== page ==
What are the team's biggest weaknesses?
Experience, experience, experience. The Rockets literally almost have none of significance. The team is absurdly young and astonishingly thin on playoff minutes played. So there's that.
Houston will likely struggle all season long with turnovers, consistency and everything else that plagues a young, fastbreak-oriented team. This group should be fun to watch, as long as fans can stomach the losses.
On the whole, any Rocket who steps through the door to join Houston can spot a big weakness: Stability, or a lack thereof. The floor can drop from underneath a Rocket at any point in time, and GM Daryl Morey has even come out and said it: He's always trying to upgrade the team. This is as unfinished a roster as Morey has ever put together, so if these players get a little wary about where they might end up a year from now — honestly, in most cases, anywhere — then that could make for more frustration. We've seen it before, especially with Kevin Martin.
What are the goals for this team?
To win games. That's still the goal, and if the Rockets somehow do win a bunch of games — it's not going to happen — it will have come as a result of a few young guys playing like studs. So that's nice.
A more reasonable goal is for Kevin McHale and his staff to give the young players a legitimate shot at playing time. This is still professional basketball where people get paid to try to win, so it's tough to blame McHale if he doesn't run a rookie starting lineup out there from the start, but there's a good chance guys like Lamb, Motiejunas, Jones and White (plus Marcus Morris) get some good time as the season progresses. Obviously, minutes will vary for each of these players, but the more time they see, the better.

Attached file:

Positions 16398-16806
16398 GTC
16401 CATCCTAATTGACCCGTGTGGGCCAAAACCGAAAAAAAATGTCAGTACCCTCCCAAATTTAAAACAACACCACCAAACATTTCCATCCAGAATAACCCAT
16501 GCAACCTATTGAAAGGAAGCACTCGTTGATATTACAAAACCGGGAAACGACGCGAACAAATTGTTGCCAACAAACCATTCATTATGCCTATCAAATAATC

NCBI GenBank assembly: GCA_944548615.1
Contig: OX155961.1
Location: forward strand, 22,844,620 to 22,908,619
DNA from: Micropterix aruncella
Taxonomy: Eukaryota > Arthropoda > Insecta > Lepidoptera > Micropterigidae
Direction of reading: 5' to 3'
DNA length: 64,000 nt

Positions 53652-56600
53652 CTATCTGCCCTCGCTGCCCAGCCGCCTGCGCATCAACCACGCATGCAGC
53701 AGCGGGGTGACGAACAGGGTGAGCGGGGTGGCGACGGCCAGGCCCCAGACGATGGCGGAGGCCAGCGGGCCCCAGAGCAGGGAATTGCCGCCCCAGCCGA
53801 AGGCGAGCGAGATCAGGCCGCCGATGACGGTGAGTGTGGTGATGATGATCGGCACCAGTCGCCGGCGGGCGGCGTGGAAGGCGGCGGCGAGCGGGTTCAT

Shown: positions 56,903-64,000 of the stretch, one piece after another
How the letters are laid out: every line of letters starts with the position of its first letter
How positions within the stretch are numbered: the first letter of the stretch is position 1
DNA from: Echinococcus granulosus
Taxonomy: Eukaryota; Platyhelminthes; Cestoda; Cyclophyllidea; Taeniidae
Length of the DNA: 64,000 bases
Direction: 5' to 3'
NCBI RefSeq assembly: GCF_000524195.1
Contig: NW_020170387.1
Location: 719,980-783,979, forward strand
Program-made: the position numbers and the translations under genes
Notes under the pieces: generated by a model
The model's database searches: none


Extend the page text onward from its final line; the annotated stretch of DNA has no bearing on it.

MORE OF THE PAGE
Ultimately, the Rockets are still star-searching. The failed pursuit of Dwight Howard netted the Rockets a chance to finally start over and get off the treadmill (they had finished 9th in the West in three straight seasons), even if the team won't publicly admit that a rebuild is what's best. But that doesn't mean Houston has suddenly gone all-in on the draft. The Rockets still have the cap space to make a run at a few free agents this summer and have plenty of tradeable players to try to once again — for the fiftieth time — pull off a big midseason trade.
What are the best and worst case scenarios for this season?
Best-case scenario: I can't decide if I'd rather see the Rockets win or lose. Again, if they win, let's say, 45 games (GASP!), at least a few of the rookies will have suddenly played pretty darn well from the start. I don't think the Rockets have their future core in Lin, Lamb, Jones, Motiejunas and White, but I think one or more of these guys can wind up becoming a big piece down the road. But for now, I think the Rockets' best bet is to go down swinging and keep adding to the youthfulness.
So, actual best-case scenario: The Rockets win 30 games, finish 13th in the West and see the young guys play plenty of minutes.
Worst-case scenario: The Rockets win 22 games, finish last in the West and SHABAZZ MUHAMMAD, HOW CAN THIS BE A WORST-CASE SCENARIO?
I hate having to play "scenarios" with bad teams in basketball. Tanking is such a sore subject. It really is. So you know what? There are no scenarios this season for Houston. Let the chips fall where they may, and once I either wind up depressed or happy... talk to me then.